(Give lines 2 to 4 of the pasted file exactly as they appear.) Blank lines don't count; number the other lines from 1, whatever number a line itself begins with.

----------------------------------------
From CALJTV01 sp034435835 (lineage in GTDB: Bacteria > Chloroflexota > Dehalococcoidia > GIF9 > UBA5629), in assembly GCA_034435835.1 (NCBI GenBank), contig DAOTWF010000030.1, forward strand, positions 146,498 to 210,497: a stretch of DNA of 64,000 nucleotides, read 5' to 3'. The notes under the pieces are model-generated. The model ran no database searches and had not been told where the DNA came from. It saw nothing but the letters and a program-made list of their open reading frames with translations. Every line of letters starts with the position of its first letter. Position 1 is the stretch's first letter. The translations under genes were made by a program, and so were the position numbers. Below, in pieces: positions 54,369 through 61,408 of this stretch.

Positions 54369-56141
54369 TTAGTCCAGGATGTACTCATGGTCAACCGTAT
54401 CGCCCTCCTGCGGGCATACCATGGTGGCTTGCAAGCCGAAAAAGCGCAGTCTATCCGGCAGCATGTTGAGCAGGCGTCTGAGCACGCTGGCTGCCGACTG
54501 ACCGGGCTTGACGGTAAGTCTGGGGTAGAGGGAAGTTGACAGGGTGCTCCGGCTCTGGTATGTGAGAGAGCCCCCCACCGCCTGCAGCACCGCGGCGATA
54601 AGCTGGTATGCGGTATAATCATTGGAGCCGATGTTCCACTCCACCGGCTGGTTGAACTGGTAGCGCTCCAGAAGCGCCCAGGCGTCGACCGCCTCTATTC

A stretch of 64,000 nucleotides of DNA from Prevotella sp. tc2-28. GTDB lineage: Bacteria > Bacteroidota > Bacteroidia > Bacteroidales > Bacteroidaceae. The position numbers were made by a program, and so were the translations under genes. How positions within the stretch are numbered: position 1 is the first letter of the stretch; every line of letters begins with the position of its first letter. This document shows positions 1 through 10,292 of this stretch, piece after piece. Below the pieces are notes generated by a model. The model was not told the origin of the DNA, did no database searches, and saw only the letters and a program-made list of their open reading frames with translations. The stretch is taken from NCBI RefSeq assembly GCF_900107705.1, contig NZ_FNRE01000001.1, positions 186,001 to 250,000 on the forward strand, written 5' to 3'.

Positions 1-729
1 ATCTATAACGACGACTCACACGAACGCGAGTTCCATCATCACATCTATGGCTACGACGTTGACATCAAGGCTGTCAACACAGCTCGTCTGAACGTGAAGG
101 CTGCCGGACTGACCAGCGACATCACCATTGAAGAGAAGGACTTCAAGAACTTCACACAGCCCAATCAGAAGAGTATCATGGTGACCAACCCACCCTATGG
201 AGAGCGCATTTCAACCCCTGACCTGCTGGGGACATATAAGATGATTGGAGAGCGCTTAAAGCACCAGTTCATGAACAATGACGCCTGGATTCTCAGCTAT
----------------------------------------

Positions 54369-56141
54369 TTAGTCCAGGATGTACTCATGGTCAACCGTAT
54401 CGCCCTCCTGCGGGCATACCATGGTGGCTTGCAAGCCGAAAAAGCGCAGTCTATCCGGCAGCATGTTGAGCAGGCGTCTGAGCACGCTGGCTGCCGACTG